School Safety and Security 17 1. Hazardous Materials Operation 2. Emergency Medical Issues 3. Incidences of Child Abuse / Neglect 4. Fire / Emergency Evacuation 5. Bomb Threats (Does not include firearms) 6. Utility EmergenciesQuestion 3. What are the areas of vulnerability for the WFD in respect to the resourcesneeded to facilitate the lead and support roles in the WCSCSSP? The WFD, based on the incident type, size, complexity, and resources needed tomitigate the hazard, has a limited ability to self-sustain a prolonged fire operation. Onceresource needs have been established, based on incident type, a system to acquire thoseresources through mutual aid agreements with surrounding municipalities will beimplemented. Based on the unstructured interview with the WFD Operations Fire ChiefPreston Moore, there are six primary areas of concern for resource acquisition andallocation for the WFD. These areas of concern are: staffing, fire departmentcommunications, fire company operations, emergency medical services (EMS)operations, special operations and training.Staffing The WFD recognizes that proper minimum staffing levels are essential to theoperational effort. Through mutual aid agreements with surrounding municipalities, theWFD strives to meet the National Fire Protection Association (NFPA) 1710 guidelines.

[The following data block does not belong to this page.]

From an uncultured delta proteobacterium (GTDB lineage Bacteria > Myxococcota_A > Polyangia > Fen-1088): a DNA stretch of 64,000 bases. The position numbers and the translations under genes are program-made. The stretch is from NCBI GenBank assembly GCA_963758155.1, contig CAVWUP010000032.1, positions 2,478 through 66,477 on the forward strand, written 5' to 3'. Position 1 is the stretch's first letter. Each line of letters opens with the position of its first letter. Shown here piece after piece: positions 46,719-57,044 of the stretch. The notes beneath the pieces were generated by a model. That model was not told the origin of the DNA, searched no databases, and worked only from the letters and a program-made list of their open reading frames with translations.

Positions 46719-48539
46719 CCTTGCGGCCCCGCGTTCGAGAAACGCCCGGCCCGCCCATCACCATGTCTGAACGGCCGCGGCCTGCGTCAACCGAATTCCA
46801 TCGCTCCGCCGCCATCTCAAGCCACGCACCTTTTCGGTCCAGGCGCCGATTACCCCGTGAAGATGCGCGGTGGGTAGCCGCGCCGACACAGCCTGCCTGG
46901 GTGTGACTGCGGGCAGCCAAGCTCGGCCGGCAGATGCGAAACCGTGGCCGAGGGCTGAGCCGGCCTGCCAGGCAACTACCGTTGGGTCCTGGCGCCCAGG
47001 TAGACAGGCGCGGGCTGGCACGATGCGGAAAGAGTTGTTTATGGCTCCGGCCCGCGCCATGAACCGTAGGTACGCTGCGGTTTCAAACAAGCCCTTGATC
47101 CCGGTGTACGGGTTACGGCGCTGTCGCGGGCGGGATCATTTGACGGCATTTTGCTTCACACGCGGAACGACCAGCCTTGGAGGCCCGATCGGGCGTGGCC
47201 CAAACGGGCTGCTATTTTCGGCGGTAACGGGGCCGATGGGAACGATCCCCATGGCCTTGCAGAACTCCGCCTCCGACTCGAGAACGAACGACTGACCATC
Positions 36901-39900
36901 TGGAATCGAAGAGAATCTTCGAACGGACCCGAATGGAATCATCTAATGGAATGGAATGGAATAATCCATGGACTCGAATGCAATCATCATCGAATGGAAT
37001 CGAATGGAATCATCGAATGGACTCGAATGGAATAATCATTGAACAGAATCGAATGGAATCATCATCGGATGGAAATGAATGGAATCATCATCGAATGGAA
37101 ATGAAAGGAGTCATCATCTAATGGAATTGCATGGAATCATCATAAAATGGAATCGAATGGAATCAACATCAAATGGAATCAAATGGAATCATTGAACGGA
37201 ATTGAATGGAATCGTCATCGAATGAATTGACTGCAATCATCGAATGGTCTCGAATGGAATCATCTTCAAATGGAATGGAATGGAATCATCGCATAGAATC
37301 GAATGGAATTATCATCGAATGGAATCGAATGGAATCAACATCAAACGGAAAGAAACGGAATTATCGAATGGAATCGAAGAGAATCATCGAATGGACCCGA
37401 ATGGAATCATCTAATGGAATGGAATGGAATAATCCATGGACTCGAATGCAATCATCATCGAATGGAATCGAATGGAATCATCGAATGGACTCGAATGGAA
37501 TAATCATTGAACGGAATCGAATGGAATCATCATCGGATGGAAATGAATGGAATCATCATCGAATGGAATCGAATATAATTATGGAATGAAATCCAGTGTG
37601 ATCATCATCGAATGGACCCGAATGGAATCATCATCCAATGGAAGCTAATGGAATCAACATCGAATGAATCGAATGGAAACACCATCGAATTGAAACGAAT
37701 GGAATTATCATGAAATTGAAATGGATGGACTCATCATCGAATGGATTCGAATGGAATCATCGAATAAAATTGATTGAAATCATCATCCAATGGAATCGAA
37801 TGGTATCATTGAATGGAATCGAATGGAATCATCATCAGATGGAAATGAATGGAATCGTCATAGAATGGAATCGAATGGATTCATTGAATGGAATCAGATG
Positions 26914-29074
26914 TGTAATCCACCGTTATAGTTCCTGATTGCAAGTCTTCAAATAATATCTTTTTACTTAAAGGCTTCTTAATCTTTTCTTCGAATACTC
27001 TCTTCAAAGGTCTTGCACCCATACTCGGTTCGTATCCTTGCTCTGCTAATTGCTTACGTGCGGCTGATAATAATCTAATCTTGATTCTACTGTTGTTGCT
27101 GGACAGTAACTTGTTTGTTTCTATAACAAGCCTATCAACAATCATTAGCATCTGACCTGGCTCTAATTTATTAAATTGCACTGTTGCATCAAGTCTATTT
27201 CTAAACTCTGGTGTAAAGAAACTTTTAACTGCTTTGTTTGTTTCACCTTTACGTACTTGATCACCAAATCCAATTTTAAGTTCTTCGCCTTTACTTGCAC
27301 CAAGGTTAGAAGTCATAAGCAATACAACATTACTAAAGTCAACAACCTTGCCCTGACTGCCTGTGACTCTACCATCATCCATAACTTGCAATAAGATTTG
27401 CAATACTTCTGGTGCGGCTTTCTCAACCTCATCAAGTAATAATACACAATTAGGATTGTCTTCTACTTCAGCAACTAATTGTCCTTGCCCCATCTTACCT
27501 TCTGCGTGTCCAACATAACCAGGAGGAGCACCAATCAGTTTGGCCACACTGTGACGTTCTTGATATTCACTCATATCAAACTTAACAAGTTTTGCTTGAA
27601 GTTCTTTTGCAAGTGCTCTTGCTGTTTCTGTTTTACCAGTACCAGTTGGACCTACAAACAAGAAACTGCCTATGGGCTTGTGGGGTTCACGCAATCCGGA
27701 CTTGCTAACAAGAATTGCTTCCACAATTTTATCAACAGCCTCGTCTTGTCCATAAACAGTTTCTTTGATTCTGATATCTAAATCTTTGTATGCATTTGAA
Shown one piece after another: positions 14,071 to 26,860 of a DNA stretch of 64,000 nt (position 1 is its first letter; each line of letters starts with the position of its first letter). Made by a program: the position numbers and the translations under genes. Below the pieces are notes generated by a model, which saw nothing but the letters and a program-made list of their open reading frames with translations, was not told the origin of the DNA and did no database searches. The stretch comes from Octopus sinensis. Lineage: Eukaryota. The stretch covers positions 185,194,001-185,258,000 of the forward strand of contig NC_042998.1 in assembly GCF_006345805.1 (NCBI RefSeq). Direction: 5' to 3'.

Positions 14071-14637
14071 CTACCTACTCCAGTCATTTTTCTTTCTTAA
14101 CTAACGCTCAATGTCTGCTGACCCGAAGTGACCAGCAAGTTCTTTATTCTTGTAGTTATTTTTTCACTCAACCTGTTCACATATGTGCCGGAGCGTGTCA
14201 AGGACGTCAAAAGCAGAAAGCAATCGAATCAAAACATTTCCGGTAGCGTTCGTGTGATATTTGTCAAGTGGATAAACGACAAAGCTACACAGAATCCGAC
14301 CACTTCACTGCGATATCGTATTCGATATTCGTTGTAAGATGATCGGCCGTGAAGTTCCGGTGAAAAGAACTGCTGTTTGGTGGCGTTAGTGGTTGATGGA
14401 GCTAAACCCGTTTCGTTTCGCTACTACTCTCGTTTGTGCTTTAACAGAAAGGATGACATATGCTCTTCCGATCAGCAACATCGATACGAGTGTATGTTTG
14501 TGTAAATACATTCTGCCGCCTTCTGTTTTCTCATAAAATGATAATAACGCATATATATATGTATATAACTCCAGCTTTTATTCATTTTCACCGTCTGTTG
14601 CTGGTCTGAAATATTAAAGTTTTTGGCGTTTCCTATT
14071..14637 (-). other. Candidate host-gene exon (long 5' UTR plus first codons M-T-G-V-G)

School Safety and Security 18The WFD fire suppression resources can currently be deployed to provide for the arrivalof a fully staffed initial engine company within a 4-minute response time; however,because of staffing resource constraints, the WFD must rely heavily on mutual aid todeploy an initial full or additional alarm assignment. Other types of fire companiesequipped with specialized apparatus and equipment determined by the tactical hazards,high-hazard occupancies, high incident frequencies, geographical restrictions, or otherimpeding factors will also need to be deployed using the mutual aid agreements.Fire Department Communications Emergency dispatchers are the initial contact in managing a call for service;acting as the conduit between the person requesting assistance and those that provide it.The WFD currently employs four emergency dispatchers to transmit and managecommunications for all fire and EMS equipment responding to an emergency incidentwithin the city limits of Whitehall, Ohio. The 24 hour workday is split into two shifts; aday shift and a night shift. Each shift is staffed by one emergency dispatcher thatperforms both call taking and dispatching duties. The emergency dispatchers areindirectly supervised by the WFD Operations Fire Chief. Due to staffing constraints,emergency dispatchers have a limited capacity to simultaneously manage multipleemergency incidents. Because of only one emergency dispatcher on duty per shift, theWFD does not meet NFPA 1221’s recommendation to assign a dedicated emergencydispatcher to a major incident. The emergency communications operation for the City of Whitehall isfragmented. Each city department maintains their own individual communication system